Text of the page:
byte[] databaseValueAsBinary = Encoding.Default.GetBytes(text);
string realText = Encoding.UTF8.GetString(databaseValueAsBinary);

That's worth a try...

I maybe should have posted the .NET code I was using to do the decoding.
I tried virtually identical code to what you have above.

Although you might remember the 2 things I said previously.
1) The dataset has already done some conversion that mangles the data
and even if it hadn't then to get a string value for your 1st line of code
above to pass to the GetBytes() method then I'd get ....


I thought you'd said you were *trying* to do some conversion, but that
it hadn't worked. I assumed you'd gone back to the original (corrupt)
data.
2) A mangled string because I would have to convert object (dataset) to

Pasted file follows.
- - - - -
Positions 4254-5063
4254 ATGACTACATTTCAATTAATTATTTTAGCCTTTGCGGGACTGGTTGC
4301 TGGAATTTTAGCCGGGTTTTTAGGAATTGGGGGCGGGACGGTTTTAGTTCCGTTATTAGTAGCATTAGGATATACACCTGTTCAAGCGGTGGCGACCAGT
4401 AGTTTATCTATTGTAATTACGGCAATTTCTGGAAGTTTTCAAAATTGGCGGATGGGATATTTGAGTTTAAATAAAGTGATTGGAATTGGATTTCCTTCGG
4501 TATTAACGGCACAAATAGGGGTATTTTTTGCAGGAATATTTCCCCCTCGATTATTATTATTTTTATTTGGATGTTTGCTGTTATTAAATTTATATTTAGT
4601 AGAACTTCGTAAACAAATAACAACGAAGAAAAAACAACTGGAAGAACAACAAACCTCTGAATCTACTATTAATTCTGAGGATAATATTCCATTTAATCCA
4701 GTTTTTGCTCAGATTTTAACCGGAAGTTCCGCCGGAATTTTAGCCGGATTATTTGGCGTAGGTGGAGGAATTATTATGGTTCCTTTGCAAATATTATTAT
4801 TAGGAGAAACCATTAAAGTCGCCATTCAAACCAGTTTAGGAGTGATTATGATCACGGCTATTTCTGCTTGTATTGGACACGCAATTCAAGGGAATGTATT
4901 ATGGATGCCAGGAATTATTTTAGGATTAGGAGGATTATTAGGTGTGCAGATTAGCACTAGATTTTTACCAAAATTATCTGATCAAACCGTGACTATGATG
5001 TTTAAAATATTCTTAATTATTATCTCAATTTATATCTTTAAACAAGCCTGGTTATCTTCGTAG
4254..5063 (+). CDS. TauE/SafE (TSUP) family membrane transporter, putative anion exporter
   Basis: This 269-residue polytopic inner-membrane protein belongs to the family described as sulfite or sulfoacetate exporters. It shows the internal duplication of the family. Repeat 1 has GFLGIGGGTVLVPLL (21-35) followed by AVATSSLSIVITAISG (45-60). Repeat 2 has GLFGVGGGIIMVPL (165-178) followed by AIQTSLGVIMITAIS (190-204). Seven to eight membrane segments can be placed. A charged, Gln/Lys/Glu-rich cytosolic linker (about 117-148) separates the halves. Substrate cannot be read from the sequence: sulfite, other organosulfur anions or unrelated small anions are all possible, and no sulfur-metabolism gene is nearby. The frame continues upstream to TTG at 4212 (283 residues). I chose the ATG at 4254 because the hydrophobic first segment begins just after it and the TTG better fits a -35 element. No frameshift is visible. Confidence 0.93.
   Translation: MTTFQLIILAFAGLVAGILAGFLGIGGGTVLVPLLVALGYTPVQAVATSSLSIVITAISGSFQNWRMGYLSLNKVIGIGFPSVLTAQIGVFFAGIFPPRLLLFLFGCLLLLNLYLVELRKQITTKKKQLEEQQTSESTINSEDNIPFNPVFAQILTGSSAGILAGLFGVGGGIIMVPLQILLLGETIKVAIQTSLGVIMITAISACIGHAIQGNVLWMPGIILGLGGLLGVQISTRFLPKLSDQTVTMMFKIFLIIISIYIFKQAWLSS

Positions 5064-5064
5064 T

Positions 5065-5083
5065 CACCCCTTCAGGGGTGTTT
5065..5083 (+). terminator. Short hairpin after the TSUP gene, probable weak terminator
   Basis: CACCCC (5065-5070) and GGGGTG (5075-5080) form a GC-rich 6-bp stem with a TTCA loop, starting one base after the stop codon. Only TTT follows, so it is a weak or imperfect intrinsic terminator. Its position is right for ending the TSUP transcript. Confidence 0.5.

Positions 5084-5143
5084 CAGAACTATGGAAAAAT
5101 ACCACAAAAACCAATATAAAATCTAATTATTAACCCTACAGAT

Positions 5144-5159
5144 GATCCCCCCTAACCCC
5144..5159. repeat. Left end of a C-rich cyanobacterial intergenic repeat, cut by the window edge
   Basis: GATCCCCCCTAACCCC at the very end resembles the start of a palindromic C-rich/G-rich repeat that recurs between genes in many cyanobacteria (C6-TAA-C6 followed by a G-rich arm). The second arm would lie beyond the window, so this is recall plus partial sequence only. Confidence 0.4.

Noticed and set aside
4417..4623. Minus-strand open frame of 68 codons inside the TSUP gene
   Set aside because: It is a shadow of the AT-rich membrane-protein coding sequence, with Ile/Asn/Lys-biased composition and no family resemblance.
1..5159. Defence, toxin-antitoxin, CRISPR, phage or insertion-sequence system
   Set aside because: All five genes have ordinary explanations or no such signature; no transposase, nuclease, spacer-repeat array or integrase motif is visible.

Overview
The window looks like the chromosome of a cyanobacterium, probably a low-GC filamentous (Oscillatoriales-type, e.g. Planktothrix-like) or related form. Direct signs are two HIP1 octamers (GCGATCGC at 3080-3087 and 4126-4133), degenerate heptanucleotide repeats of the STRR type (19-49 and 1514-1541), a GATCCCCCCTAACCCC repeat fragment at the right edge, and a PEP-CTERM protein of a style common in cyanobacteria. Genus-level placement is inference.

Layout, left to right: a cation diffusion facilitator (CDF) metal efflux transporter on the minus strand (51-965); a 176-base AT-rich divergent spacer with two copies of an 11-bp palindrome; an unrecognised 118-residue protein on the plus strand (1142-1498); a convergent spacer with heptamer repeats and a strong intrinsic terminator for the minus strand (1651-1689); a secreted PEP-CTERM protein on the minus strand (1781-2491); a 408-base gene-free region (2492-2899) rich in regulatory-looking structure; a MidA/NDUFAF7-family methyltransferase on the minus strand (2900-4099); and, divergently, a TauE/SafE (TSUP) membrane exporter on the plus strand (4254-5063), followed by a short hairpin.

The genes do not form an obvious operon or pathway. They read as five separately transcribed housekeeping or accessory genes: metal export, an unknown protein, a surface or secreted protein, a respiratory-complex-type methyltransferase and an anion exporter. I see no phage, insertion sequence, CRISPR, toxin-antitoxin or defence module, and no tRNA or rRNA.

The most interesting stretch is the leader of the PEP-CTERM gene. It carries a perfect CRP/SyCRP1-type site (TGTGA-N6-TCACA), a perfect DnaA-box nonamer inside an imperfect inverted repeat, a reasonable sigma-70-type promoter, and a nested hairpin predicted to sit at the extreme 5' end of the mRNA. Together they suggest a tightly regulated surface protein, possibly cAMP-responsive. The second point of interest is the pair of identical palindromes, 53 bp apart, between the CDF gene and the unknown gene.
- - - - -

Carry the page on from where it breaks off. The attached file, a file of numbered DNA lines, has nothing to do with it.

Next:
string hence mangling the data from the DB again.
I think you misunderstand what I believe has happened. My code would
"unmangle" the string (so realText would end up being the correct
string) if my belief as to what has happened is correct.
So as I said it is not possible to do what I want in native .NET code.
I still suspect it is, but there we go.
Hence I used COM interop to use ADO 2.7 and the custom C++ DLL used by
the original VB6 version of the software that inserted the UTF8 data in the
first place.

When I run my little app over my test database and then use the .NET port of
the software the apostrophes mention previously now come out correctly.
Thus to me this proves that the data was not corrupt before or during
insertion by the VB6 version, it was the .NET version that was doing a conversion
from the source data (which was UTF8) to unicode and getting it wrong.
No, it doesn't prove that *at all*. It proves that your custom C++ DLL
can read its incorrectly written values, that's all. The fact that SQL
Query Analyser shows the strange characters shows that it *is* corrupt
in the database.
Any how now all I have to do is run my utility over a copy of one of the